National Doughnut Day 2015: The 10 Best Doughnuts Ever

Doughnut Vault - Chicago

In recognition of National Doughnut Day, the only food holiday worth a hoot, I’ve rounded up my all-time favorite deep-fried delights! From filled Bismarcks to glazed rings and craggly old fashioneds, I’m forever on the hunt for doughnut perfection. Here are the very best specimens from my never-ending quest:

Dough - Brooklyn

Passion Fruit Bismarck from Dough in Brooklyn, NY

Mr. Churro - Los Angeles

Dulce de Leche Churro from Mr. Churro in Los Angeles, CA

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Champion Malasadas – Honolulu (Mo’ili’ili)

Champion Malasadas - Mo'ili'ili - Honolulu

Leonard’s Bakery may have malasadas on lock, but that doesn’t mean that there aren’t lesser-known but worthy competitors in Honolulu. On a recent trip back to the islands for work, I carved out some time to visit Champion Malasada, a purveyor of Portuguese doughnuts with a notable reputation among the local set.

Champion Malasadas - Mo'ili'ili - Honolulu

Owned and operated by Joc Miw and his wife Sandra, Champion opened its doors in 1983 serving breakfast, pastries, and of course, malasadas. Joc, who hails from Macao (a Portuguese enclave in China), grew up eating malasadas and spent time working at Leonard’s before opening his own bakery.

Champion Malasadas - Mo'ili'ili - Honolulu

Champion’s malasadas ($0.80) are made using a recipe that Joc developed over the years. Whereas traditional malasadas are deep-fried just as soon as the dough is combined, Joc allows his dough to “age” some to avoid deflated, air-filled wares.

The resulting malasadas, always fried to order, have wonderfully crisp exteriors and pleasantly rich and chewy innards. Their unmistakably yeasty flavor plays well with their sugary coating. “No air” malasadas for the win!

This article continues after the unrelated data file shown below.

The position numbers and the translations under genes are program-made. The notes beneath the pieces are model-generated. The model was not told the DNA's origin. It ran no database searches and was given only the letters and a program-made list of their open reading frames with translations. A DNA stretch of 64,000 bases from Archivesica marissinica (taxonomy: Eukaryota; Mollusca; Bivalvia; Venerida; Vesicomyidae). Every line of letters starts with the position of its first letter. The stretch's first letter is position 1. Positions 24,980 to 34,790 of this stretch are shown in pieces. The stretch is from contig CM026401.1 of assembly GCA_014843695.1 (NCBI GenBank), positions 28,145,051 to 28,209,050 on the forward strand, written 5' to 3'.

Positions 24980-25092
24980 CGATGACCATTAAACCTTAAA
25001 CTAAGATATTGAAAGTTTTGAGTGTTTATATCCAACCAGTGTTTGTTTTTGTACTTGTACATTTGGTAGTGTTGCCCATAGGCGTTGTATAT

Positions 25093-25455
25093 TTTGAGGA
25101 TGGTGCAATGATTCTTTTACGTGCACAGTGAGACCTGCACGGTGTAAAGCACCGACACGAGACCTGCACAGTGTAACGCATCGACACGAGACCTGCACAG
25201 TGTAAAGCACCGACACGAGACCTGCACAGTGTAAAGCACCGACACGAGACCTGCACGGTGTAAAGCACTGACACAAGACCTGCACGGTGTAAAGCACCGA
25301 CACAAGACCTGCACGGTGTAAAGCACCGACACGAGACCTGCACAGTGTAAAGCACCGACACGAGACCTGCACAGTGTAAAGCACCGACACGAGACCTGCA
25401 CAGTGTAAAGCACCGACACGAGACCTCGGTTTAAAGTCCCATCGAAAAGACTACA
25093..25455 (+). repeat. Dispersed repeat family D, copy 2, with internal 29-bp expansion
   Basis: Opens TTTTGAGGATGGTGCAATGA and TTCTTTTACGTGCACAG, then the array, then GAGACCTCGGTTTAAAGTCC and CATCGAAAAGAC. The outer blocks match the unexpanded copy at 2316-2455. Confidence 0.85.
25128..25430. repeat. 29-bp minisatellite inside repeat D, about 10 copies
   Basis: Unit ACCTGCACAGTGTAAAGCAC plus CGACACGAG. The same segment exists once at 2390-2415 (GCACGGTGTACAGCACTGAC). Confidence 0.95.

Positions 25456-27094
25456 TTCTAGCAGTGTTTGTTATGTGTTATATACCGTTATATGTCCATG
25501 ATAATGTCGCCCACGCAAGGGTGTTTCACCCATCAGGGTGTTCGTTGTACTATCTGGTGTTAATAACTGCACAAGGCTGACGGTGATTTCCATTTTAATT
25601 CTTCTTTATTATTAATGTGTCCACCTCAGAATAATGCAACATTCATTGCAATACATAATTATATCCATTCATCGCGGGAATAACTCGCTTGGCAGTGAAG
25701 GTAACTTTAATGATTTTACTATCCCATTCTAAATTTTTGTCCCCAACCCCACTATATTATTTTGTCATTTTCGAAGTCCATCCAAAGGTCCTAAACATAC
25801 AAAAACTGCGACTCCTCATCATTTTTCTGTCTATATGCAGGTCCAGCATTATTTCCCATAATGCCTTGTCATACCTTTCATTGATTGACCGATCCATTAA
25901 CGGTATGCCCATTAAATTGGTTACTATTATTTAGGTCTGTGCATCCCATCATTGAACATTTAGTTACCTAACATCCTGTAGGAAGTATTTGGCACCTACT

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Test Drive: Munchery Meal Delivery

Munchery - Los Angeles

Munchery, a meal delivery service operating in San Francisco, Seattle, and New York City, recently launched in Los Angeles, and I was delighted to take it for a test drive. With The Astronomer and me balancing working full-time with a new baby, mealtime solutions that are convenient, tasty, and healthful are very welcomed in our household. Dinner at our doorstep? Yes, please.

Munchery - Los Angeles

Whereas Seamless and UberFresh deliver restaurant-prepared meals, Munchery’s food is made “in-house” at a central kitchen. The menu, which changes weekly, is created by a team of chefs who have worked in some very impressive restaurants including Providence, Hatfield’s, and Craft.

To place our first order, I logged on to Munchery’s website, chose the dishes that we desired, and selected the time and date of the delivery. Munchery currently delivers from 4 to 9 PM, Monday through Friday. There’s no order minimum or subscription commitment. The cost of delivery is $4.50 for on-demand (arrives in about 30 minutes) or $2.95 for schedule ahead (up to seven days in advance). Orders can also be placed via Munchery’s mobile app.

Munchery - Los Angeles

The food arrived on time, fully cooked, chilled for freshness, and packaged in materials that were either recyclable or compostable.

Every dish included clear instructions for preparation and assembly.  Most items required a few minutes in either the microwave or oven and the application of sauces and garnishes. Easy stuff.   Continue reading ‘Test Drive: Munchery Meal Delivery’

Phở Ngoon – San Gabriel

Pho Ngoon - San Gabriel

In the mood for Northern Vietnamese fare, The Astronomer and I, along with our friend Courtney, headed to San Gabriel’s Phở Ngoon for lunch. The newish restaurant, which is located in the same plaza as Boston Lobster, offered a lovely change of pace from the Central and Southern Vietnamese cuisine that we tend to favor.

Pho Ngoon - San Gabriel

Upon arriving at the modernly appointed restaurant, we were seated promptly and presented with menus. The one-page bill of fare was awesomely concise, consisting of just three starters and ten mains. We shared five dishes between the three of us.

Pho Ngoon - San Gabriel

First up was an order of pho cuon ($3.50), a dish that was super-trendy in Hanoi circa 2008 when The Astronomer and I lived in Vietnam. Comprised of thin rice noodle sheets wrapped around lettuce leaves, grilled beef, and fresh mint, the pho cuon was served with nuoc cham for dipping.

While I didn’t care too much for this dish in Hanoi, I quite liked Pho Ngoon’s more robust rendition.

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